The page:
The Way Companies Pay, Account for Wireless Data is Changing

Carl Weinschenk

There are several interesting points and just as many open questions in the press release for In-Stat's new report, "US Business Spending by Size of Business and Vertical, 2009-2014: Wireless Data, Handsets, and Voice."

 

The key takeaway is that the rate of growth in wireless data among businesses will decline over the next few years. In the 2009-2010 timeframe, the report says, spending growth is pegged at 5.2 percent annually. That will shrink by more than half to 2.5 percent in 2013-2014. Total growth this year will be almost $27 billion.

 

The release offers other tidbits that further the theme: Handset spending will decline from $4.5 billion to $3.2 billion between this year and 2014, and wireless spending will increase only $600 million from 2010 to 2014.

 

Those are the predictions, but context is missing. Is the slowdown in annual spending due to a reduction in costs? It seems likely, since corporate users will be doing more, not less, talking, texting, messaging and other tasks as time passes. Reductions in spending could be laid to lower pricing by carriers and service providers and/or more efficient operations. Indeed, a new discipline,telecom expense management (TEM), has become firmly entrenched simply to confront the cost issue.

 

In other words, an assessment of spending is vital, but only half the story. The other half is to provide insight into actual patterns of use and how the two influence each other.


 

The fact that corporate use of wireless will increase despite the slower spending is evident in this Visage Mobile commentary. The essence of the piece, which is based on a Smart Business report, is that companies need to implement their own wireless data platforms instead of relying on less-flexible and more-expensive public options. The story says that the advantages of corporate solutions are clear:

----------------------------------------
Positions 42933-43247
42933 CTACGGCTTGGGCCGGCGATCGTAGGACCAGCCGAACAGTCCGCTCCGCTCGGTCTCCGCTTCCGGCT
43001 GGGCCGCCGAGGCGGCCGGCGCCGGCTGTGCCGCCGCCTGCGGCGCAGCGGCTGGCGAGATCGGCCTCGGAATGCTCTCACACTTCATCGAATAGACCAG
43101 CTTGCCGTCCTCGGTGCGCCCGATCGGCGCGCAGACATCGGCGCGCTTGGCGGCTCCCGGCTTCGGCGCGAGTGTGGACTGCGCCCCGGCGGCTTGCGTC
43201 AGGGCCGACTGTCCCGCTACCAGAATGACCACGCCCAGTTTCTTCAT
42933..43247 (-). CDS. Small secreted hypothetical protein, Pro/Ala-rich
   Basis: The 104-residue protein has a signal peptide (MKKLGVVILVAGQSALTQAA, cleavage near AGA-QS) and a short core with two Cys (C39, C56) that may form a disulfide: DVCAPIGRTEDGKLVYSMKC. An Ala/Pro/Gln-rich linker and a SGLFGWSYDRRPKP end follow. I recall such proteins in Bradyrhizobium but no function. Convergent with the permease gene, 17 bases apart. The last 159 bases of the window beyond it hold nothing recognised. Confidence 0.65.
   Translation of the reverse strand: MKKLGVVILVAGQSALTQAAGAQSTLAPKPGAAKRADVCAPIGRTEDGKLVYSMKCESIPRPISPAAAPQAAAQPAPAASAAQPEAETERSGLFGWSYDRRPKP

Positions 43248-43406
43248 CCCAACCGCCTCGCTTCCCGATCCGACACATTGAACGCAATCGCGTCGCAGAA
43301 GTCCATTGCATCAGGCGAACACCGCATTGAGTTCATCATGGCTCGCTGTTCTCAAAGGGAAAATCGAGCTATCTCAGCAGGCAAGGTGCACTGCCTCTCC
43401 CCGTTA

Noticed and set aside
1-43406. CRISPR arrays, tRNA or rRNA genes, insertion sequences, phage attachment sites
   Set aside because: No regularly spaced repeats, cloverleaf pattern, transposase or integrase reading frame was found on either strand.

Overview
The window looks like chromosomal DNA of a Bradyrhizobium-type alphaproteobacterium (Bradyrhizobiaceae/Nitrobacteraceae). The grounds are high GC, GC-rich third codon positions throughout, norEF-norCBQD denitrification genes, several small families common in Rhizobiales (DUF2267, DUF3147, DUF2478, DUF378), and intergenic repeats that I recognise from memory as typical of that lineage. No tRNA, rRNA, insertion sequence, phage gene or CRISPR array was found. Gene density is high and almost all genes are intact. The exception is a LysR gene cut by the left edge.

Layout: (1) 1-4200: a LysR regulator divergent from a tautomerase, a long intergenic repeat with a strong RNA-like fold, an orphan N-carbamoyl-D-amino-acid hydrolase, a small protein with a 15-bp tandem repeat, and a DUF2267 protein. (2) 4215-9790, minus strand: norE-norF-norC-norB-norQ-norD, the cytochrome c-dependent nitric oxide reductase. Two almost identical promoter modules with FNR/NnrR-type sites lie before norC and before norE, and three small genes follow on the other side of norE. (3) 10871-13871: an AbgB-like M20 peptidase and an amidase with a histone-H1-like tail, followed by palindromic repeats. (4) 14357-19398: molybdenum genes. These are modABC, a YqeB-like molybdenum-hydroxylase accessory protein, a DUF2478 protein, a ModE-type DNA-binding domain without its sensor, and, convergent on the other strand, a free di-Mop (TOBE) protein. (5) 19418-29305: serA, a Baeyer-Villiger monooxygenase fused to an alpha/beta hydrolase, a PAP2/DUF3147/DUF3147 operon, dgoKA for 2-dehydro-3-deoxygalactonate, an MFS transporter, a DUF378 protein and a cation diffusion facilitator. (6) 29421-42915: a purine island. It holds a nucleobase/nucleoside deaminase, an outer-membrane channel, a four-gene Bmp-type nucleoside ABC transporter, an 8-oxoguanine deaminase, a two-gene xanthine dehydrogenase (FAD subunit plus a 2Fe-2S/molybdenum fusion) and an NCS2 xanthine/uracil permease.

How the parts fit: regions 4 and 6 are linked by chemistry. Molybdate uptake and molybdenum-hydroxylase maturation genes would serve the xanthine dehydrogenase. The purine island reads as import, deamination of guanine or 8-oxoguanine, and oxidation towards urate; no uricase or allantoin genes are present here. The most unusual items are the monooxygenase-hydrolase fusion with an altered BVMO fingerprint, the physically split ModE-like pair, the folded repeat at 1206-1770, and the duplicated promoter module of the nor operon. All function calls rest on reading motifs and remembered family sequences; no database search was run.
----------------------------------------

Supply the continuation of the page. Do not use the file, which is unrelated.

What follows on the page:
Companies that depend on others for wireless connection are at a competitive disadvantage as more businesses are embracing the benefits of the mobile employee. Companies reliant on others for internet access waste money on fees and risk spotty connections, which is why corporate mobility solutions make sense.

Another trend that will make it difficult to peg how spending and usage interrelate is the growth of "personal-liable" end user gear. As Marguerite Reardon explains in this CNET New story on the use of the approach by Harrah's Entertainment, it's attractive to businesses. She writes:

Earlier this year the Aberdeen Group released a survey titled "Enterprise Mobility Strategies 2010: More Mobility, Same Budget," which showed that nearly 73 percent of companies today allow some or all employees to use personal-liable mobile devices for work. These are devices that employees own and pay for. The trend is expected to continue with the Aberdeen Group projecting that 8 percent of the 200 organizations it surveyed will allow all their employees to use personal devices within the next 12 months.

Thus, end-user devices are taken off organizations' books, but usage increases. So the way that businesses pay for mobility is changing as quickly as the overall category is growing. Figuring out precisely what is happening depends upon getting the answers to a variety of questions.



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